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Should I make a pre auction offer?

pre auction offer

Should I make a pre auction offer?

One of the most effective strategies I have used is to upset an auction before it actually takes place with a pre auction offer.

Here is how to make a pre-auction offer:

  1. Write to the vendor
  2. Offer more than the estimate
  3. Decline to pay until two days after the auction

Now put yourself in the owner’s shoes.  Will the owner take $100,000 or perhaps $200,000 less at the auction than they believe they might receive on Monday?

My clients wanted to buy a classic bluestone period home that was being auctioned on Saturday.  However, there was a problem.  They had sold their company to a public company and it was not being announced until Monday, so they couldn’t guarantee they would have the funds to buy the property.  However, they loved the property and wanted to buy it at all costs.  I suggested that they write to the owners indicating how much they liked the property, saying they were unable to attend Saturday’s auction, and that their level of interest was at about $4.5 million.  If by some chance the property was passed in, would the owners please call them on Monday.

This personal note to the owners basically disrupted the auction at which there was genuine buyer interest.  But this interest stopped at $4 million, which was about what the property was worth.  Of course, the selling agents wanted the owners to sell at $4 million, but the owners had a personal letter in their hands saying they could get $4.5 million on Monday.  The property was passed in at $4 million with the genuine buyers being extremely vexed that the owners wouldn’t listen to their offers and making veiled threats to the agents.  After some further negotiation my clients bought the property at a price that was satisfactory to them.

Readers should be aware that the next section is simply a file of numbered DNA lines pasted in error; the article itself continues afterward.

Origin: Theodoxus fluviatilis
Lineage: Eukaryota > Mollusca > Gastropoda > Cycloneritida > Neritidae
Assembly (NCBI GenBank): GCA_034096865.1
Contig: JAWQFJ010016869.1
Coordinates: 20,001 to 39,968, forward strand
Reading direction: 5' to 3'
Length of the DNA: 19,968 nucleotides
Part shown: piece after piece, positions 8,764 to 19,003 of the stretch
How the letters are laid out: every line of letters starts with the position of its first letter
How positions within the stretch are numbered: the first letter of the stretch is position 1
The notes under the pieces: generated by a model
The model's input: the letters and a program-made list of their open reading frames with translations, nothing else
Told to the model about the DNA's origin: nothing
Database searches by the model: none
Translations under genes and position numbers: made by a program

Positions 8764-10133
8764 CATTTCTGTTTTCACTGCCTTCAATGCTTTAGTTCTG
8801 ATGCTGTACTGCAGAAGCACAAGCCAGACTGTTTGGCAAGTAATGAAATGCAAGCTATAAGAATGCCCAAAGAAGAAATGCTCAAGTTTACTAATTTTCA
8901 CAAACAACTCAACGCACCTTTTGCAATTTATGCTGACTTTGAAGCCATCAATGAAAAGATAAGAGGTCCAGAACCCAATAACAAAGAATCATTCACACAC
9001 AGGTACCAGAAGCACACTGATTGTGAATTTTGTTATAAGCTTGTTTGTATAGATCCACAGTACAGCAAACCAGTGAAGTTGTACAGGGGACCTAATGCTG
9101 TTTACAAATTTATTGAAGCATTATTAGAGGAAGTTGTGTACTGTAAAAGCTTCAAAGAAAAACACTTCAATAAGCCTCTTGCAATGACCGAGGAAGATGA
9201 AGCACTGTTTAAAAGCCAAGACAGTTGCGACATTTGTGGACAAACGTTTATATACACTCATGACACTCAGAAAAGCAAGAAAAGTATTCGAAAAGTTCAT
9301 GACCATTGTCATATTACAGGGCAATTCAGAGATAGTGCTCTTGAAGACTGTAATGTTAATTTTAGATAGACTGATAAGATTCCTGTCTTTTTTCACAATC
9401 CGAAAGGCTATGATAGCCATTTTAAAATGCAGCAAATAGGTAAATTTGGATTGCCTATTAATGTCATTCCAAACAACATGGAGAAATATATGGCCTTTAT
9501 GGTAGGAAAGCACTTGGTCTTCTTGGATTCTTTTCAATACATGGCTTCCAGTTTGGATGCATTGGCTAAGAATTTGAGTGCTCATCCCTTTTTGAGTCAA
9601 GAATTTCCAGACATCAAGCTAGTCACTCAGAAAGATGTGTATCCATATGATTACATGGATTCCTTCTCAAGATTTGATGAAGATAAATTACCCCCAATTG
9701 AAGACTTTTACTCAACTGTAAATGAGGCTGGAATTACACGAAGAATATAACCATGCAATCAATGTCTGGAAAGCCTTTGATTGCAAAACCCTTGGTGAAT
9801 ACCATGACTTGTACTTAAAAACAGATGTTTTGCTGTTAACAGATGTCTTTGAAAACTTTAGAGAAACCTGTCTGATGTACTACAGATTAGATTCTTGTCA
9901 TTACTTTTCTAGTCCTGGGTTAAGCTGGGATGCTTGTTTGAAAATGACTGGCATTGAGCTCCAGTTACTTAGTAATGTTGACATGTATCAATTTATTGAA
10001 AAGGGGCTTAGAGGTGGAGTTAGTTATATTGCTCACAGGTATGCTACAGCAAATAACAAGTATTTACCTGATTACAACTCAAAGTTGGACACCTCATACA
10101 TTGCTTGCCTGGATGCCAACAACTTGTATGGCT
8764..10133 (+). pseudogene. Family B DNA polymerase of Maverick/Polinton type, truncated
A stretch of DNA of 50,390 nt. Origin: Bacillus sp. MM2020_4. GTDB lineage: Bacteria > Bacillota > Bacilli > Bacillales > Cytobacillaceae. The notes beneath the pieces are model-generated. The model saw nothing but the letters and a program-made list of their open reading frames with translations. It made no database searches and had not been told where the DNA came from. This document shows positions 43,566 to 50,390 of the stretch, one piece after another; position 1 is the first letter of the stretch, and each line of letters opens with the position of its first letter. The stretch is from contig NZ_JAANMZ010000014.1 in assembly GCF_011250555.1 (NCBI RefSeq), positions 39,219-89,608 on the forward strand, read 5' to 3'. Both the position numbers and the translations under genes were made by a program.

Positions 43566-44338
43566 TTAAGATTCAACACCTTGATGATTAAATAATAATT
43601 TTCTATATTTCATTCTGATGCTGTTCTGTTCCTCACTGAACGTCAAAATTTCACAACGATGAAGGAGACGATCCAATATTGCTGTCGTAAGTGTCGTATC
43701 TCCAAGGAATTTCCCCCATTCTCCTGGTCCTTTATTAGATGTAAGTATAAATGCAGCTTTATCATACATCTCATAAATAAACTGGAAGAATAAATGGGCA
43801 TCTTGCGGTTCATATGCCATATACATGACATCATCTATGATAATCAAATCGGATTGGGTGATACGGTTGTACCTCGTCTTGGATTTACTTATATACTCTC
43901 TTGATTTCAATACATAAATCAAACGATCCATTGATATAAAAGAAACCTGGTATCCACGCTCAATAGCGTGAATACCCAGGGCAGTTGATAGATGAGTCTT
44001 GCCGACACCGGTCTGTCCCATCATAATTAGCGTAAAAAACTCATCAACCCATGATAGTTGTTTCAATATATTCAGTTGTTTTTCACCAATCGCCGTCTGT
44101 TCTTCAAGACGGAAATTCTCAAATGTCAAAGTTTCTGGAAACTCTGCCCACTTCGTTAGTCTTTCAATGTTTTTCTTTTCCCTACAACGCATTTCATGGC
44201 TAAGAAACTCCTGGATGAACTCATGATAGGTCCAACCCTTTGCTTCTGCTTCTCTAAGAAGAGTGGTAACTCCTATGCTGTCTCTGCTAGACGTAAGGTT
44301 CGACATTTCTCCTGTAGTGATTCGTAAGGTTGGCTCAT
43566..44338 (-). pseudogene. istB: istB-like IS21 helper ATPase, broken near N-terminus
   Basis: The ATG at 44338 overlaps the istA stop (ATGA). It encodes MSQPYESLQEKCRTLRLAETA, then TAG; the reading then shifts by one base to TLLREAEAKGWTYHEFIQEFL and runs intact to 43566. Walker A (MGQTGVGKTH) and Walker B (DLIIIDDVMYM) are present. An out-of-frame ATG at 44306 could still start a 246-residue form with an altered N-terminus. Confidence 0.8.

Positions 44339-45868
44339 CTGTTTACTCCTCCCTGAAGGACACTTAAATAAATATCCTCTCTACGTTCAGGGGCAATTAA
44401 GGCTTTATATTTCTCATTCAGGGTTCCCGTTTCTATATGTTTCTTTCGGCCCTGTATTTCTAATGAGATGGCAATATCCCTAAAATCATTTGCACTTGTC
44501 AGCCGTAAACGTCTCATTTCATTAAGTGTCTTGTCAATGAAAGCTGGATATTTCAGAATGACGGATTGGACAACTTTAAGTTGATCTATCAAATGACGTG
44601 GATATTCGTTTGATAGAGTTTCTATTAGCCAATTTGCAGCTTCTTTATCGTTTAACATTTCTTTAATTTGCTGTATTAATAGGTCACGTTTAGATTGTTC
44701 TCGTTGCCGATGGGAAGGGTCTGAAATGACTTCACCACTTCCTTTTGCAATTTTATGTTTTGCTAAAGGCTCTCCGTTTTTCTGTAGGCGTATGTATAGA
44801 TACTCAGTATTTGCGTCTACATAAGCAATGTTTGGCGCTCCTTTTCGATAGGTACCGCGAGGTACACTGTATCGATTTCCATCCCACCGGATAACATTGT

Get the owner to commit first

Often you can control the process of the auction by pulling the vendor’s strings.  For example, if you want to buy a property prior to an auction, don’t make an offer.  Instead, get the owner to put a figure on it for what he would sell to you prior to auction; that way you’re not just chasing an invisible bar upwards.

We were asked to purchase a block of land in a holiday resort.  It had a wonderful view, and the auction was scheduled to be in the middle of the Christmas period.  Our client was desperate to secure the property before it had been advertised and the general public made aware that the opportunity to purchase existed.  We told the agent that we wanted to make an offer and we wanted to buy it, but we needed a figure from the owner to secure it.  They were quoting $600,000 plus, and given the heat in the market for block of land with superb views, it could have gone for as high as $900,000.  After much haggling with the agent, we finally got a chance to speak with the owner, who stated that he had $600,000 on the agent’s authority and if we were to offer $650,000 we could secure it prior to the auction, which of course we did.  The key point to remember is that we had not made an offer.  We go the owner to make an offer to us and we ultimately made the decision about whether or not to go ahead with the purchase.

– David Morrell

 

 

REALas predicts property prices

REALas predicts property prices – Australia wide including auctions and private sales.

Between April 2016 and May 2017, the median accuracy of REALas predictions was within 5% of the final sale price. REALas predicts potential final sale prices for properties currently advertised for sale.

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  • How do you contact the vendor??

    Great article, but how does a potential buyer contact the vendor? Are they breaking any rules by not going through the agent?
    Any tips or infor on how to contact vendor directly would be great, thanks!

    Reply
  • Pre auction bidding should be illegal
    There is no transparency and seems very open to agent manipulation
    There is no evidence of who other bidders might be or if they actually exist.

    Reply
  • in the first scenario, instead of the pre-auction offer of 4.5million, had the clients gone to the auction, then they would have nabbed the property at just over 4mill, given that interested at the auction stopped at that point. I don’t see how making an offer of 4.5 (ie. higher than the auction price) would benefit the client at all.

    Reply

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